Reading craft books has been a priority lately as I try to hone my personal essays and memoir in progress. The latest book is by Sven Birkerts, Director of the Bennington Writing Seminars. The Art of Time in Memoir was more academic-leaning than the last couple I read. Birkerts spends time analyzing various texts for how they utilize time. He also wrote about the different entry points of memoir, such as the mother-daughter relationship, the father-son relationship, relationship to trauma etc. I liked his commentary about reflective vantage points and how important this is to successful memoir writing.
“I need to give the reader both the unprocessed feeling of the world as I saw it then and a reflective vantage point that incorporates or suggests that these events made a different kind of sense over time. This is the transformation that, if done well, absolves a memoiristic reflection from the charge of self-involved nave-gazing”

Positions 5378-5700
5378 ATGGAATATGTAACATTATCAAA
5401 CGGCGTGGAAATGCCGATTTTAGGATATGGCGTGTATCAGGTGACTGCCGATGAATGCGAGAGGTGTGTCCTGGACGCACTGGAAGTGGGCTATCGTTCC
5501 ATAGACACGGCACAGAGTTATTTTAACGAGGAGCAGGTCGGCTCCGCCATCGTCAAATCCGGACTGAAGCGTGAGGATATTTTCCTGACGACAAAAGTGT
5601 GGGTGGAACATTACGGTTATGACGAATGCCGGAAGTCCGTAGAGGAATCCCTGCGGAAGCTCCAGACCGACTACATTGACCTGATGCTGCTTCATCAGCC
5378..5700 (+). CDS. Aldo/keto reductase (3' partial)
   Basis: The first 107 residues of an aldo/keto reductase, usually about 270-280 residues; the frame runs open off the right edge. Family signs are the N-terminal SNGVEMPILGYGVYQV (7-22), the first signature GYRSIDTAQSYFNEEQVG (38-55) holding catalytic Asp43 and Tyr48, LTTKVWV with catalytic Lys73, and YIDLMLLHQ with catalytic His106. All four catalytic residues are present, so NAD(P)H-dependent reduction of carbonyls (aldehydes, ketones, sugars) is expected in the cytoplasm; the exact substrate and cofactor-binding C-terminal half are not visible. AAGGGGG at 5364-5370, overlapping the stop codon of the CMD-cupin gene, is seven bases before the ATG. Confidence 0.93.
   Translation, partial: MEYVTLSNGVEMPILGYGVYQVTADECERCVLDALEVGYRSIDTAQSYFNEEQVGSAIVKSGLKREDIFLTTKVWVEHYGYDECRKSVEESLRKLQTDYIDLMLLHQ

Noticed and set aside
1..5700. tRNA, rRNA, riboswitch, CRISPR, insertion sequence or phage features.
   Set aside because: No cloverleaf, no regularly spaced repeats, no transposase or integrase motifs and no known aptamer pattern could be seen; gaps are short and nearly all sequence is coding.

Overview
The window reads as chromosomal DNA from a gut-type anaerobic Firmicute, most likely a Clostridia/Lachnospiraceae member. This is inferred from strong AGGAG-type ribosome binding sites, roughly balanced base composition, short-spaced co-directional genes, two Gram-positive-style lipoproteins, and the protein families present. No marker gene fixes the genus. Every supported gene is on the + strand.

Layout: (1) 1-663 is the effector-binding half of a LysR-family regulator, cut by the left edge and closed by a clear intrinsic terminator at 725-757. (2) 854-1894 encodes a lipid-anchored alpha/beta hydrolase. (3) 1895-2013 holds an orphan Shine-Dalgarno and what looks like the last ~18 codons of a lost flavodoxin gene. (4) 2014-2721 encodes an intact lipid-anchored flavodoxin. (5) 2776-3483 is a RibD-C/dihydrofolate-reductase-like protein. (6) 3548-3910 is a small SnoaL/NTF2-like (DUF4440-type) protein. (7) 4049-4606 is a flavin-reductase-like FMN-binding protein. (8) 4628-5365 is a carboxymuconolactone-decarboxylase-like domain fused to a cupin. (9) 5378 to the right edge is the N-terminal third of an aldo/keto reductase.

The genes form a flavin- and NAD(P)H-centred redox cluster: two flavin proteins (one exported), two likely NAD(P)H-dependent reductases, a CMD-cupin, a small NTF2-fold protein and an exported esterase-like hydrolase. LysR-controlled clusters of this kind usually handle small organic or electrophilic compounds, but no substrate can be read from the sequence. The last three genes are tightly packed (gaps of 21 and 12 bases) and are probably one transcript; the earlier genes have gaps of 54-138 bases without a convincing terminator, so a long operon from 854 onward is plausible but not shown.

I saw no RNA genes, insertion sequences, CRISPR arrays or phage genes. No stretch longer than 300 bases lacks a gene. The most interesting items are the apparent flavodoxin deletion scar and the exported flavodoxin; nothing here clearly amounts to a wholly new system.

It is the reflection that shows self-awareness. This is something I need to be wary of in my own writing- finding those moments of reflection that can make experiences and lessons resonant to an audience beyond myself.
Birkerts also reminded me of the importance of crafting the narrator, even in memoir. To the reader, the narrator is a character much like in fiction, and as such must have an identity on the page. The reader must be introduced to the narrator and learn to trust her.
Probably the most important nugget I took away was one I have read about in Vivian Gornick’s and Mary Karr’s craft books. “So much of the substance of memoir is not exactly what happened but rather, what is the expressive truth of the past, the truth of feeling that answers to the effect of events and relationships on a life.” Sometimes I struggle with the fact that I don’t remember every detail about an event I am writing, but I remember the feelings, the moments. This is what is important though, and I need to remember that. It is not about recounting an exact event like nonfiction. It is about recounting a feeling, an emotion, something that touches readers and reminds them of the universal human experience. That is what makes memoir creative nonfiction.